What Makes Community Supported Agriculture Thrive?


Recently, I read that Community Supported Agriculture supports only a small minority of families in the States. And that CSA memberships are declining. The reason, I believe, is largely due to lack of choice. With competition from Blue Apron and other meal delivery services and with the convenience of grocery stores, why bother with a CSA? Especially when you find all of that (often strange) produce overwhelming (Confessions of a Community Supported Agriculture Failure)?  

As many of you know, we sell our produce primarily through our Community Supported Agriculture program (CSA). And, of course, I believe there are plenty of reasons to join. That is IF you’re up for trying new foods, and IF you like to cook fresh veggies, and IF you don’t mind passing along or composting what you don’t end up using. Even beyond that, it is a beautiful way to connect directly to where your food came from. And I welcome farm visits and love when people offer to help out or want to become involved in some way. Our mission after all is to build community through healthy eating, healing work, and sustainable agriculture.

The CSA concept was brought to the States in the mid 1980s. Rooted in cooperation and partnership, the CSA model connects people, it networks farmers, and it reunites community members not only with the farmers who grow their food but also with the practice of eating in season.  I started the CSA here at Amazing Heart Farm in 2009, directly after I graduated from Harvard Divinity School. Something that I thought about frequently while at Harvard was the importance of setting down roots and of really coming to know and to love a place, a community – and by community I mean our neighbors as well as our local watersheds, and foodsheds. Having a sustained commitment to one place means that we’re responsible for that place. And if everyone cares about and for where they are, I think that our relationships with each other and with the earth would be much healthier.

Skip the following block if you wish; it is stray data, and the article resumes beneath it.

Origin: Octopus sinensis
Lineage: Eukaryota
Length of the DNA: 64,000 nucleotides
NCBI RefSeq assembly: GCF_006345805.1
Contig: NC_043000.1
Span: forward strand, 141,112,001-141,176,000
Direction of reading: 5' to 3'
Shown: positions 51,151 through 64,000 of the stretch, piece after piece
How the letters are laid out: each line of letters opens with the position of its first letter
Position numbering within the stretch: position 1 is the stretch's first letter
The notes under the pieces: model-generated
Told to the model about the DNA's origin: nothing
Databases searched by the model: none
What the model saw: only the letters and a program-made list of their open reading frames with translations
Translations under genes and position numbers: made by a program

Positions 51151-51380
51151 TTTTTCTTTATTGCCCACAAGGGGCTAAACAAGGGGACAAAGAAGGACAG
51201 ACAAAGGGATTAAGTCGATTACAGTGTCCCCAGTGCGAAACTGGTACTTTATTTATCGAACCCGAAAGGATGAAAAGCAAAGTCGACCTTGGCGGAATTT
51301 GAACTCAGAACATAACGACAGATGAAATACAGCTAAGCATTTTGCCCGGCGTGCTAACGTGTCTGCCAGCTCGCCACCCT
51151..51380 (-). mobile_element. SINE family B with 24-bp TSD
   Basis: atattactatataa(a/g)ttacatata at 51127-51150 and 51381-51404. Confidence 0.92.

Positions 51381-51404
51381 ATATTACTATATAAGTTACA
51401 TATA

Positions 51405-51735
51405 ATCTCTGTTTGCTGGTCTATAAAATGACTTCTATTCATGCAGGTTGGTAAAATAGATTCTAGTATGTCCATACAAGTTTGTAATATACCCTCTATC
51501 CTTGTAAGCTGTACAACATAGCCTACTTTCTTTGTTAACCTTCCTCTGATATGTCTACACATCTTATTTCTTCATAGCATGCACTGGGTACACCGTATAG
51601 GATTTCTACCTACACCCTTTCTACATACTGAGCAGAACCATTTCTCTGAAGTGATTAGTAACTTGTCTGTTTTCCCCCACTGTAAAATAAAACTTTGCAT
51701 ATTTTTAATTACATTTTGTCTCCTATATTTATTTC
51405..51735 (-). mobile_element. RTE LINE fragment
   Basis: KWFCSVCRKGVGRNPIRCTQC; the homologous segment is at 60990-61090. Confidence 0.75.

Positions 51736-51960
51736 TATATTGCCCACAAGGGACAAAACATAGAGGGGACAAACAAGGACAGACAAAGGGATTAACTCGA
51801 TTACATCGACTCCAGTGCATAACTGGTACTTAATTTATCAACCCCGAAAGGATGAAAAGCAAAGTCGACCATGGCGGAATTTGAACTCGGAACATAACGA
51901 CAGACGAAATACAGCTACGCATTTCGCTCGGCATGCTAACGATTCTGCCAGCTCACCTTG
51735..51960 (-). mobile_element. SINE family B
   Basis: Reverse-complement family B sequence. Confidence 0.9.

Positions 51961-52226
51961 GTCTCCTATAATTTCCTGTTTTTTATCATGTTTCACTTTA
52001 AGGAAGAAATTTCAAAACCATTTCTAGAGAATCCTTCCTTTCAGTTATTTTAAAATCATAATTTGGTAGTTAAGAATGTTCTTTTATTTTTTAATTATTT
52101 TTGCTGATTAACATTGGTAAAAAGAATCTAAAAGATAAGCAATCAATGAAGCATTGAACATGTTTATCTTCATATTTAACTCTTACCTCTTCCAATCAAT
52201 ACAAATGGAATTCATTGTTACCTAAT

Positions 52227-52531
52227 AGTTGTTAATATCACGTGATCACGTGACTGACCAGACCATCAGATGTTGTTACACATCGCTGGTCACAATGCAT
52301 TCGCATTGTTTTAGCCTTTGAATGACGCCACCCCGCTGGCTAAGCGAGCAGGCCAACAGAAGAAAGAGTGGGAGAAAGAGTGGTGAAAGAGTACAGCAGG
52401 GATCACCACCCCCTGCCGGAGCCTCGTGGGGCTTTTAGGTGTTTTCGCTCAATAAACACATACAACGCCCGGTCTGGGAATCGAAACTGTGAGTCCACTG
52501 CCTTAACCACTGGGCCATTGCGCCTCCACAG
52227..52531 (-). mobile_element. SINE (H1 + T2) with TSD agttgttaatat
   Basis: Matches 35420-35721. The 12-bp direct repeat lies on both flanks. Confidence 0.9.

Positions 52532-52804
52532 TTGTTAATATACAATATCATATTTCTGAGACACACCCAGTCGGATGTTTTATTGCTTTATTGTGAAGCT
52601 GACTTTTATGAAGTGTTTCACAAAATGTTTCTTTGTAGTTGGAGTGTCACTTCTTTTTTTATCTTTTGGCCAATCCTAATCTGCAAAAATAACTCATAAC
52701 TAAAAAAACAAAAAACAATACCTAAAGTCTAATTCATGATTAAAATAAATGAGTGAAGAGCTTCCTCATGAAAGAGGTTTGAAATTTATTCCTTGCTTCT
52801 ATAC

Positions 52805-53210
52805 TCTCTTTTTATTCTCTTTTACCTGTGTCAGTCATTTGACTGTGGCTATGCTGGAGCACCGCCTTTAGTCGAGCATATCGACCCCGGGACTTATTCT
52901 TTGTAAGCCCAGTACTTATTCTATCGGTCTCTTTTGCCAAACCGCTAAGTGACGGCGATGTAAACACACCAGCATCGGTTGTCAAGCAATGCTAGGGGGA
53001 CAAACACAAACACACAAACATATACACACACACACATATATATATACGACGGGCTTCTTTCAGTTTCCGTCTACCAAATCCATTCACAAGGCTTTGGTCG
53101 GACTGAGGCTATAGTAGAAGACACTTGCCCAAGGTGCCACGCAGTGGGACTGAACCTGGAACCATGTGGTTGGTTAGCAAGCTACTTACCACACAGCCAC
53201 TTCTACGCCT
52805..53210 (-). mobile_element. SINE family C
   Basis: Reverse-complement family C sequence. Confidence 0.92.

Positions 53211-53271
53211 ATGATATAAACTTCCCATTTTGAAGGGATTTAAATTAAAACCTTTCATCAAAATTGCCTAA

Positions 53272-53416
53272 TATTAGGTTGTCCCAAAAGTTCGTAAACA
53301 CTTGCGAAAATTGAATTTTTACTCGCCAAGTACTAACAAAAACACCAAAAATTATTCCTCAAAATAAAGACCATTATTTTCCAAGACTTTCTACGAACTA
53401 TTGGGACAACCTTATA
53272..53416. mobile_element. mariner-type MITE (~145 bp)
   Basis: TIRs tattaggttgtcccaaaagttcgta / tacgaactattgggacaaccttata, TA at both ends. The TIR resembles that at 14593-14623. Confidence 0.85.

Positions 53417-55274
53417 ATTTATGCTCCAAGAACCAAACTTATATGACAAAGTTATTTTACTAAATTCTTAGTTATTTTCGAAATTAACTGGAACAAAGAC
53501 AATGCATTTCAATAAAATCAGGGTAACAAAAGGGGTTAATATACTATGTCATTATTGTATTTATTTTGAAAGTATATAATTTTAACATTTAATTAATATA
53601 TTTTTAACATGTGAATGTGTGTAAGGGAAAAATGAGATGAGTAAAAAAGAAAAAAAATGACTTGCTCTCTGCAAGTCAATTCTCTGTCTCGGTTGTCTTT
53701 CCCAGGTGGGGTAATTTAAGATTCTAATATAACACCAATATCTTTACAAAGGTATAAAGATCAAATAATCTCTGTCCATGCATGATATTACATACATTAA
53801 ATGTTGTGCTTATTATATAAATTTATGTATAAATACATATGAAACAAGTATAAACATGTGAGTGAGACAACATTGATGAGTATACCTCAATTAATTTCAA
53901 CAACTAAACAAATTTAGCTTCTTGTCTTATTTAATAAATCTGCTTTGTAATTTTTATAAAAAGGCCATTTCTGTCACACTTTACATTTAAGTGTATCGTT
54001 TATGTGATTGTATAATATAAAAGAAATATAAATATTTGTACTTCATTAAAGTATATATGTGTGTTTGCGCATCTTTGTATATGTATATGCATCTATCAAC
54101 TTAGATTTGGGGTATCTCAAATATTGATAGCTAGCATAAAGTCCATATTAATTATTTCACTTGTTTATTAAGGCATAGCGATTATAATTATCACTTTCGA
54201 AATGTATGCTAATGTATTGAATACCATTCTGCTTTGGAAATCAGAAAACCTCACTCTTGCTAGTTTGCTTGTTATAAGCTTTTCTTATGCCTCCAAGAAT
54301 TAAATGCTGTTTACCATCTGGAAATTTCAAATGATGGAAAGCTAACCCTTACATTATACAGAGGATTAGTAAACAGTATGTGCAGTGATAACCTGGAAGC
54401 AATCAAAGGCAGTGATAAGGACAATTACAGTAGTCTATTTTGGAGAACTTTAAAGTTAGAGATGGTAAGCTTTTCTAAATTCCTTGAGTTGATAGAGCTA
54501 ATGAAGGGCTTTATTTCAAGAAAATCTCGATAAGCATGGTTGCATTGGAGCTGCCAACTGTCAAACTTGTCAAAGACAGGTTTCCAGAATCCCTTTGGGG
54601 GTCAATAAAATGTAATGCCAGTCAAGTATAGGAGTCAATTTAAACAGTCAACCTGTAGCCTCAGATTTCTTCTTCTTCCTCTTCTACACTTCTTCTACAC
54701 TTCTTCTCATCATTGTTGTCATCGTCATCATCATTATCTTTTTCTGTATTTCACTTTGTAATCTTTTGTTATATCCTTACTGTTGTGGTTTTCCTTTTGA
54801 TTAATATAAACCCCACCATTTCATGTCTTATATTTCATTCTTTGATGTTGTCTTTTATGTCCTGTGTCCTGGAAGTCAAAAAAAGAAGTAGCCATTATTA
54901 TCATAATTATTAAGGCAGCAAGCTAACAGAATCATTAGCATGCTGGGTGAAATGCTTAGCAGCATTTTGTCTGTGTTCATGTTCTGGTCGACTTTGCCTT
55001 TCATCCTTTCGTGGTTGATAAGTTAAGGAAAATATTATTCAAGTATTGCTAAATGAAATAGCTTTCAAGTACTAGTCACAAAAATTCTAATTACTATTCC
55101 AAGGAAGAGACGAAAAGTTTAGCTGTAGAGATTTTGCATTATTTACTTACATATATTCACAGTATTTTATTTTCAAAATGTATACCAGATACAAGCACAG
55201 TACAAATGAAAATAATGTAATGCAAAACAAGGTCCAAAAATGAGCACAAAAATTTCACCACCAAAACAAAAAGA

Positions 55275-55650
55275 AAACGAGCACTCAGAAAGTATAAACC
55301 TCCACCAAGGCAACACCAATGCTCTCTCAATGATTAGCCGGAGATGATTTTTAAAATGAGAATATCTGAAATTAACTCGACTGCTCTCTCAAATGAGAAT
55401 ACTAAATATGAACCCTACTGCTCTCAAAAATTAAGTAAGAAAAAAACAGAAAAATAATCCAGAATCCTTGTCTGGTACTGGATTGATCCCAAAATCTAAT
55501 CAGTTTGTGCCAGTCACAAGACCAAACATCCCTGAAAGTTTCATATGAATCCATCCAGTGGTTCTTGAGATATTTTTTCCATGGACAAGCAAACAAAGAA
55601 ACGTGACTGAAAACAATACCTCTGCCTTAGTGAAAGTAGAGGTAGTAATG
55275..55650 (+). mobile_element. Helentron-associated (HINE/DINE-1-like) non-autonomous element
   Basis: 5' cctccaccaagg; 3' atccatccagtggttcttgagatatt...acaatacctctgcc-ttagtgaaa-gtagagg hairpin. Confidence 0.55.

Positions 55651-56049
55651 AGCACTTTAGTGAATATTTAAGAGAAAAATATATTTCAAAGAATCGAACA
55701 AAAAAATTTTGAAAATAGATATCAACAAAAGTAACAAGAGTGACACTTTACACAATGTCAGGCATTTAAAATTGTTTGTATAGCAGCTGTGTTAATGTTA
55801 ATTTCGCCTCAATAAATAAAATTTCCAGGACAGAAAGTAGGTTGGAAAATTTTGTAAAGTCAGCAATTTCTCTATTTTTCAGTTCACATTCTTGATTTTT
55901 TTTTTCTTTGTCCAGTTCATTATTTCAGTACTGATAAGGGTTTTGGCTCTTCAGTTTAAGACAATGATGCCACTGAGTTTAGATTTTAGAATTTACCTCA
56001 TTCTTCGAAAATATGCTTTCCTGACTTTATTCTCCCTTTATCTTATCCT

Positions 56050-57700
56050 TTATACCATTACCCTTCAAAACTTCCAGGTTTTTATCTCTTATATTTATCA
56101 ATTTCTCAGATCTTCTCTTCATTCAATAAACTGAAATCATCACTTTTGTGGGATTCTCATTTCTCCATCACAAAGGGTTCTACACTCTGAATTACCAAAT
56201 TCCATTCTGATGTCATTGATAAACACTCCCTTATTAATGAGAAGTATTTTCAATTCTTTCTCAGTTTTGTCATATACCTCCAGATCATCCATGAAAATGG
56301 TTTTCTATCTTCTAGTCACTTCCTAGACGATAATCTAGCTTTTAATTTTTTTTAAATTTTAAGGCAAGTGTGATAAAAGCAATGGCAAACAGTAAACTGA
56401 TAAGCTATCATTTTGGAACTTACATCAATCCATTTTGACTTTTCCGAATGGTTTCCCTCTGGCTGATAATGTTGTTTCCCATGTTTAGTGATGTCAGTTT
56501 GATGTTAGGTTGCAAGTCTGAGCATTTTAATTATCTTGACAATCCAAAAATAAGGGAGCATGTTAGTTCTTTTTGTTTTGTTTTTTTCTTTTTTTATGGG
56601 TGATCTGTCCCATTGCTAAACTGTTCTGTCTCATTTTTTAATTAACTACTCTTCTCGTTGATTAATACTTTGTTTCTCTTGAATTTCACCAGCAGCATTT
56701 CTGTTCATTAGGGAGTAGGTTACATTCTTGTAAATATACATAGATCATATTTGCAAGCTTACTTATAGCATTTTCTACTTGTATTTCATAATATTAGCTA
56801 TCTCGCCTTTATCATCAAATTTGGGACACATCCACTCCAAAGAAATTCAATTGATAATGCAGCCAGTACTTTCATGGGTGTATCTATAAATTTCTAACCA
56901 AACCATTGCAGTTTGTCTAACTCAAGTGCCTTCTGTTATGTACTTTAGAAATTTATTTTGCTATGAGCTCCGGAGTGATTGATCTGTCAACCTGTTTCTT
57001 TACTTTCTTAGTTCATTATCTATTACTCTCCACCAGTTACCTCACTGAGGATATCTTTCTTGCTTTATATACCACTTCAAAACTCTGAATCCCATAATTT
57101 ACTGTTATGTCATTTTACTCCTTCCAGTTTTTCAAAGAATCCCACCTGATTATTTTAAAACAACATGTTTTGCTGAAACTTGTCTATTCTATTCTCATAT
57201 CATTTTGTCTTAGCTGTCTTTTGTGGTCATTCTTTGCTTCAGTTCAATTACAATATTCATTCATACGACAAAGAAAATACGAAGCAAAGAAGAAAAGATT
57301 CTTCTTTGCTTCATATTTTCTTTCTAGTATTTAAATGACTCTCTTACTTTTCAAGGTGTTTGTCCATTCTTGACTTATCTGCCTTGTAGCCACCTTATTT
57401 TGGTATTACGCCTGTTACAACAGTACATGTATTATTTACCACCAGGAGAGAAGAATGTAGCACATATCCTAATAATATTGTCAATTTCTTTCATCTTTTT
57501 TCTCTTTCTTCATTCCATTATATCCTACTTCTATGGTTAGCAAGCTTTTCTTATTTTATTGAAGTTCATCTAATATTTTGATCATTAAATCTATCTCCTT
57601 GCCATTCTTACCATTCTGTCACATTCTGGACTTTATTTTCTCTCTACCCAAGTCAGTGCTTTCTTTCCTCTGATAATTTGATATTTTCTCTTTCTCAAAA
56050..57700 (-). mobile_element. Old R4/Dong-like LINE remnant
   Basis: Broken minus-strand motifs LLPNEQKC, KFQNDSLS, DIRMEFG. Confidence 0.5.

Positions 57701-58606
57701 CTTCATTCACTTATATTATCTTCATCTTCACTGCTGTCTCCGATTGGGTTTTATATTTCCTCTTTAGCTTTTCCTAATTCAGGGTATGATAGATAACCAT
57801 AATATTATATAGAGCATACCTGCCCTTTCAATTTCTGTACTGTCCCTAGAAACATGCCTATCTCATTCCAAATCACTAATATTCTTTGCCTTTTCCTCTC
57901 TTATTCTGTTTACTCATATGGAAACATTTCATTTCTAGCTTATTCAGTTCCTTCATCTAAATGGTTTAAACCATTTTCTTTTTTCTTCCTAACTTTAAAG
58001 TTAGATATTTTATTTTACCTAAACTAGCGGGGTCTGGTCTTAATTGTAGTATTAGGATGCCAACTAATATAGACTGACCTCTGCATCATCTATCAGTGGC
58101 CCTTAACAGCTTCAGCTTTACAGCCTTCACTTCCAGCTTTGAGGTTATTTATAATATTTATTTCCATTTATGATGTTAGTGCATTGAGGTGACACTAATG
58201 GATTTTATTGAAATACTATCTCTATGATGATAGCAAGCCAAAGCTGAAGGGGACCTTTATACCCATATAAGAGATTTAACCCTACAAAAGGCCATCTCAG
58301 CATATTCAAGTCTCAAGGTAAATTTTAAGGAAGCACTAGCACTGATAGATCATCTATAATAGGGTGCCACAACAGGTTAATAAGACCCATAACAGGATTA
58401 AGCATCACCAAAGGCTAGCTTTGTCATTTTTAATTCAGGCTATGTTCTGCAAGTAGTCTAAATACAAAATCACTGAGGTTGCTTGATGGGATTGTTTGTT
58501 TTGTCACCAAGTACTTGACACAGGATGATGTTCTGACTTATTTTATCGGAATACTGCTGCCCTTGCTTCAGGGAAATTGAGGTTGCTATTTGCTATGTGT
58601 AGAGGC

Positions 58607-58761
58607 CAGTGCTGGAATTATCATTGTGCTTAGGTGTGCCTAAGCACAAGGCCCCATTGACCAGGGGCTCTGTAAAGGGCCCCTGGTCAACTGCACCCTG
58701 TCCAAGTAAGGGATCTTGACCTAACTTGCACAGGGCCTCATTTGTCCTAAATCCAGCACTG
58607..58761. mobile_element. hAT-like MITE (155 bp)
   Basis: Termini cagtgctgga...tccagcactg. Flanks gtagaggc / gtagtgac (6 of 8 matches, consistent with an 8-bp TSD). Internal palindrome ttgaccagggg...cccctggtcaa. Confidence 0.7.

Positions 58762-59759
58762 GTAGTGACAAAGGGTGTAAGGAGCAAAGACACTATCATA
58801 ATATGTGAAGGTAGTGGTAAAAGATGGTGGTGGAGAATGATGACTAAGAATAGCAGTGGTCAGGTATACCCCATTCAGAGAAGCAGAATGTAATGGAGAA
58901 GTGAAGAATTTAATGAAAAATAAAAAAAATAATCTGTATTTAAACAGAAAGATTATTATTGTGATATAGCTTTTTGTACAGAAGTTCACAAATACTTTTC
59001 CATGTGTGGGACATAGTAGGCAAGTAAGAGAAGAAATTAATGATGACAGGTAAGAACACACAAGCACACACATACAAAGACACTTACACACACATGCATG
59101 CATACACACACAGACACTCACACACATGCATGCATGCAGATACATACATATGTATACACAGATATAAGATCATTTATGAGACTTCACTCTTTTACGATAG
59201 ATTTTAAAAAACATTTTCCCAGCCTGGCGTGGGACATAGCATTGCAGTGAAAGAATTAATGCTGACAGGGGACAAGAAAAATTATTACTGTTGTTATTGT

I believe that Community Supported Agriculture is one tool that we have to help make our communities whole again. Because big agriculture is unsustainable. As our population continues to grow, as the demand for healthy food increases and as we continue to face the consequences of climate change, our communities need to be strong and resilient. Small scale, natural farming is adaptive and climate-resilient and if we help them to thrive, Community Supported Agriculture programs can be a powerful piece of this resilience.

I’d love to hear from you – how can we help CSA programs thrive? If you’re a member of a CSA, what do you like or not like about it? What keeps you coming back? Or if you are no longer a member, why did you leave?

Enjoy these last days of August…


2 Comments Add yours

  1. Bill says:

    I’ll share with you why we dropped our CSA program. I’m not trying to discourage you (I think in the right situation CSAs are wonderful), but just in the hopes that our experience might be helpful in your planning.

    We ran a CSA for a few years and were true believers in the model. But we eventually dropped it in favor of a menu-based method. Now we send an email every week with a list of what we have available. People place their orders and we deliver to a drop spot (same as with the CSA). Now they get exactly what they want, in the quantities they like. We charge based on what they order and there is no upfront payment. We have a few customers who preferred the CSA, because they liked being surprised and because they don’t like to have to make an order each week (as opposed to just buying the CSA share once and not having to worry about that anymore). Most of our customers prefer the new method. Of course it can be hard to get people to try something new, but we’ve adjusted our growing to put more emphasis on the more popular items.

    The CSA method created stress for us. Some people soon tired of getting a large bag of produce every week and it was creating stress for them. Some didn’t adjust to seasonal eating well. For some it was way too much food and for a few it wasn’t as much as they expected. While almost all of our members were happy and satisfied, the few who weren’t ruined it for us. I worried every week that someone was going to be dissatisfied with the selection or quantity. Now I don’t have to worry about that anymore.

    It was nice to get paid upfront, but that also created pressure. One year our tomato crop failed and I felt terrible. Even though that was part of the deal, and it wasn’t our fault, I felt like I’d let people down.

    I’m still a fan of the model and if you get a good core group of adventurous food-lovers as members it will work. But we’re happier now that we don’t do that anymore and fortunately.

    Hoping you have great success! Best wishes.

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